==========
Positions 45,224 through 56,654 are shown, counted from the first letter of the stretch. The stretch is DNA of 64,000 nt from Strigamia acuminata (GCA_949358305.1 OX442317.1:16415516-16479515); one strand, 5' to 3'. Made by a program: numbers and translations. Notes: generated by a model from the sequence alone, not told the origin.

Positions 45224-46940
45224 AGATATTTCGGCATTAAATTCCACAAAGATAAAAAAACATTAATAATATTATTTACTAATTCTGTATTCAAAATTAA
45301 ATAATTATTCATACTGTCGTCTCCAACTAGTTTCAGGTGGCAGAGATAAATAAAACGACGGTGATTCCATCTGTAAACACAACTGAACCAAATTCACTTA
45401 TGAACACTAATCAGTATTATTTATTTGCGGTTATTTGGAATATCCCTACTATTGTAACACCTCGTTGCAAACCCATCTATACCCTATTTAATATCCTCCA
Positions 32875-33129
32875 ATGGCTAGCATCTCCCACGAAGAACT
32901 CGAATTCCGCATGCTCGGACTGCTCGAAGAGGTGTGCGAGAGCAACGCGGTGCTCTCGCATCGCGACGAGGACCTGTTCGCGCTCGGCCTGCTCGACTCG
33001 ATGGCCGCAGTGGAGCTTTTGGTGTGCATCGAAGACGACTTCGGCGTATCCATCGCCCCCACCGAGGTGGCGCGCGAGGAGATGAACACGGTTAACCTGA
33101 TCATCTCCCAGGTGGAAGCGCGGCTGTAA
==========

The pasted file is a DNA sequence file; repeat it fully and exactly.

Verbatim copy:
Positions 45,224 through 56,654 are shown, counted from the first letter of the stretch. The stretch is DNA of 64,000 nt from Strigamia acuminata (GCA_949358305.1 OX442317.1:16415516-16479515); one strand, 5' to 3'. Made by a program: numbers and translations. Notes: generated by a model from the sequence alone, not told the origin.

Positions 45224-46940
45224 AGATATTTCGGCATTAAATTCCACAAAGATAAAAAAACATTAATAATATTATTTACTAATTCTGTATTCAAAATTAA
45301 ATAATTATTCATACTGTCGTCTCCAACTAGTTTCAGGTGGCAGAGATAAATAAAACGACGGTGATTCCATCTGTAAACACAACTGAACCAAATTCACTTA
45401 TGAACACTAATCAGTATTATTTATTTGCGGTTATTTGGAATATCCCTACTATTGTAACACCTCGTTGCAAACCCATCTATACCCTATTTAATATCCTCCA
Positions 32875-33129
32875 ATGGCTAGCATCTCCCACGAAGAACT
32901 CGAATTCCGCATGCTCGGACTGCTCGAAGAGGTGTGCGAGAGCAACGCGGTGCTCTCGCATCGCGACGAGGACCTGTTCGCGCTCGGCCTGCTCGACTCG
33001 ATGGCCGCAGTGGAGCTTTTGGTGTGCATCGAAGACGACTTCGGCGTATCCATCGCCCCCACCGAGGTGGCGCGCGAGGAGATGAACACGGTTAACCTGA
33101 TCATCTCCCAGGTGGAAGCGCGGCTGTAA